1. Update the license law to require a license for online only auctions.  Online only auctions are functionally no different than an auction conducted by live-outcry auctioneers in terms of their fiduciary responsibilities to sellers. As an online only auctioneer I could sell millions of dollars of other people's assets and not be required to have a license but as soon as I open my mouth and ask for a bid verbally I am required to have an auctioneers license.  It makes no sense at all.  Online auctions are the way the industry is headed. Exponentially more dollars are exchanged in online only auctions in VA than in live outcry auctions and that trend will only continue. Currently NC, WV, TN, PA, and many other states do require licenses for online only auctions.  It is time VA updates its laws to regulate online auctions.
  2. Update the regulations and the test for the auctioneers license to make it more relevant to modern auctioneering. Many of the questions on the test are not applicable to what modern auctioneers deal with on a regular basis.  Some of the regulations such as those surrounding advertising and contracts for auctions also need to be updated.
  3. Create a separate category for auctioneers who only conduct benefit auctions and do not sell other people's real or personal property. These auctioneers do not generally operate in a fiduciary capacity and the current requirements of the auction law are not applicable to their work in many cases.
  4. Create an enforcement mechanism for the auctioneer law.  Currently the maximum extent of enforcement by the DPOR Auctioneers Board is the revocation or suspension of a license. The DPOR and auctioneers board has no enforcement mechanism for an unlicensed individual conducting auctions.  When I reported an unlicensed auctioneer to DPOR, I was told to contact my local commonwealths attorney or law enforcement.  When I contacted local law enforcement and the commonwealth's attorney they said that it wasn't their jurisdiction and I should contact DPOR.  Many other professions in VA have an enforcement mechanism.  Auctioneers should too.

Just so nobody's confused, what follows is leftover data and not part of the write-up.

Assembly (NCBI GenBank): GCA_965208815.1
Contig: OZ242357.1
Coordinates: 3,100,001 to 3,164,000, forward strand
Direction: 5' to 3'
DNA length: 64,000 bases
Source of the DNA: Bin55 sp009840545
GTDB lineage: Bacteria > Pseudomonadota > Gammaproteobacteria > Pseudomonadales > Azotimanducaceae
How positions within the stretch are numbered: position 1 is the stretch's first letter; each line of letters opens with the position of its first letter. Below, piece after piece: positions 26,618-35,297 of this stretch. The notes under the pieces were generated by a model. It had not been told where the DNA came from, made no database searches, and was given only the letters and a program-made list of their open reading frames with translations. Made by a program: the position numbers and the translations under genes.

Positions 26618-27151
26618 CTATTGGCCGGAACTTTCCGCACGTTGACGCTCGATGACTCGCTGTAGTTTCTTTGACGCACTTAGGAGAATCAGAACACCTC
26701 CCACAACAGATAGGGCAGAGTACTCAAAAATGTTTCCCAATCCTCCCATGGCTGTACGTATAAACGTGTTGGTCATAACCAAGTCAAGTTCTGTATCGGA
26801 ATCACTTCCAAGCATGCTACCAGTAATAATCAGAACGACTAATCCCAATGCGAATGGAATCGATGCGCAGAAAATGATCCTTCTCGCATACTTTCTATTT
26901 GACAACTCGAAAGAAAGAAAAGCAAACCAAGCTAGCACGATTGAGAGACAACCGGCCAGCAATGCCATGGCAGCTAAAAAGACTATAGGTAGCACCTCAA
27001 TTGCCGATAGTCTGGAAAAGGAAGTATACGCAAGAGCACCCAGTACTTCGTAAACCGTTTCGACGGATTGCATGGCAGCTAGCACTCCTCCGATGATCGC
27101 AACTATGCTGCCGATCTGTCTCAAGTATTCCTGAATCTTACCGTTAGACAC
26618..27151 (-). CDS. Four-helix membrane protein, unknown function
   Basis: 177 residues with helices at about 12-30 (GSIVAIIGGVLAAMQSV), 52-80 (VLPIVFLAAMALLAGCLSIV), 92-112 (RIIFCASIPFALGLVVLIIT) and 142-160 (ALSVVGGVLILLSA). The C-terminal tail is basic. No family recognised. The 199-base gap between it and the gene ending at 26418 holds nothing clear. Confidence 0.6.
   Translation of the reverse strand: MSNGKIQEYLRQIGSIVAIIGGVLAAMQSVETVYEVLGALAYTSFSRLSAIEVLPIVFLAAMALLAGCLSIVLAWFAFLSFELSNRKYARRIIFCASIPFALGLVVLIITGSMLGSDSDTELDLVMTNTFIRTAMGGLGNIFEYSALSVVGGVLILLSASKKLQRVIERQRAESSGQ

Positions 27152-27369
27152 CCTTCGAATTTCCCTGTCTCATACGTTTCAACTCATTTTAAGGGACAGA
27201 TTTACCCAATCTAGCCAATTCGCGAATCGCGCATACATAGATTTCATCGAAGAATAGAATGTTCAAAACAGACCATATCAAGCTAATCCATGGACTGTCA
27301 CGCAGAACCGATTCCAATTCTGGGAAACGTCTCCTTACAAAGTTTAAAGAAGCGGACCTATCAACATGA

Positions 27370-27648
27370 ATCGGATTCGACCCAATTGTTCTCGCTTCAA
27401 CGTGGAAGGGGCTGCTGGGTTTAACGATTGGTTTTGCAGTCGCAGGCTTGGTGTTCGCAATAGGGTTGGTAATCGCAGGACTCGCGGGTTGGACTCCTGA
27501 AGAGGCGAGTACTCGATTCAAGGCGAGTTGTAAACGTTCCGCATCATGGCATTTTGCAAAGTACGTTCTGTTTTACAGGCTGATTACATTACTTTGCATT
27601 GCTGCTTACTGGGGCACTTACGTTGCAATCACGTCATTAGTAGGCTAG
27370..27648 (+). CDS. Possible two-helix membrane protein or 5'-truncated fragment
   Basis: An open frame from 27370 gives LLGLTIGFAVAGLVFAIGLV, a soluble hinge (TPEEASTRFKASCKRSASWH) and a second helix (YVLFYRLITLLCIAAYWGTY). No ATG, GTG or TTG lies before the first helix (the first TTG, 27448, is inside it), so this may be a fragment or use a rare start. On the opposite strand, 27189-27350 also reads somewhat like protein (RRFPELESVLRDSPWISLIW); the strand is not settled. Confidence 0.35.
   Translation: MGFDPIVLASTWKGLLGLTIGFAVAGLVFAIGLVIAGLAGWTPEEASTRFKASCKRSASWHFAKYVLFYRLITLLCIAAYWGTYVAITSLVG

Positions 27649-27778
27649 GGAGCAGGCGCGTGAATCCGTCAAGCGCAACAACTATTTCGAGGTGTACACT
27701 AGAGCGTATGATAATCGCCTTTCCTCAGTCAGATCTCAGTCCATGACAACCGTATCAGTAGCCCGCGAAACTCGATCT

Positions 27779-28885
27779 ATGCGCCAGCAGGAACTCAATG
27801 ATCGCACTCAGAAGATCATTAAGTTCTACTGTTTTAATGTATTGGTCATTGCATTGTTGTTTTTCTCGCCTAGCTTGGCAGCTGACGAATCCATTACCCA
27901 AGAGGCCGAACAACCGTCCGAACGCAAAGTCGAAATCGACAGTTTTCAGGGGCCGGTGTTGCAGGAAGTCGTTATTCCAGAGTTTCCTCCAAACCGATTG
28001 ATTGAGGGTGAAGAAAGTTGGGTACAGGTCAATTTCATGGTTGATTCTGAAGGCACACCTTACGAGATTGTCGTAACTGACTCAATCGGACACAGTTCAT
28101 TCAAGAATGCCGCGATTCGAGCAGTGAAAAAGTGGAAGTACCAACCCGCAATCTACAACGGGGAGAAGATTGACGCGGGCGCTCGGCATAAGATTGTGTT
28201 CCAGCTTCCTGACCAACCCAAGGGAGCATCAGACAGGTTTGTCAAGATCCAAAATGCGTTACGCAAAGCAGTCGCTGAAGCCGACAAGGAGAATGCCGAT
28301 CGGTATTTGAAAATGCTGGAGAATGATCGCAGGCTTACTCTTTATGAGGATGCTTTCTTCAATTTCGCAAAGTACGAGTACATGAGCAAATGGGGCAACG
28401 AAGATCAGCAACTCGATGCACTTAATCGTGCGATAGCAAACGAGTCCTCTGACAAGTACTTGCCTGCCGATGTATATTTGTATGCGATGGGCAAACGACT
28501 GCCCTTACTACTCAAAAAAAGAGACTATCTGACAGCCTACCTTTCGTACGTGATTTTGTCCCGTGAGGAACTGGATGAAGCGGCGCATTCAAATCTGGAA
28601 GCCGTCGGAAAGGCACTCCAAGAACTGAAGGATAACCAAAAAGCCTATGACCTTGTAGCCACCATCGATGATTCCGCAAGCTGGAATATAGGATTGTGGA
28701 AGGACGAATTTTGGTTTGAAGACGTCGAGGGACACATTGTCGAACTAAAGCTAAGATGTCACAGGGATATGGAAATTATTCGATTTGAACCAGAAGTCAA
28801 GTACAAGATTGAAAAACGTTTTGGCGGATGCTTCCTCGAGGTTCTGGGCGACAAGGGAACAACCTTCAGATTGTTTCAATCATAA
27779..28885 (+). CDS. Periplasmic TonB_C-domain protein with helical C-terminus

In summary, I would respectfully ask that any changes to the auctioneers license law and/or regulations be carefully vetted by industry stakeholders and consumer protection agencies before being pushed forward by DPOR.  These laws were designed to protect the public and they have worked very well in most cases.  In my opinion, it would be reckless to eliminate the auctioneers license law and it would have many unintended consequences for auction professionals and the general public.

Thanks for your consideration,

Linford Berry

CommentID: 211190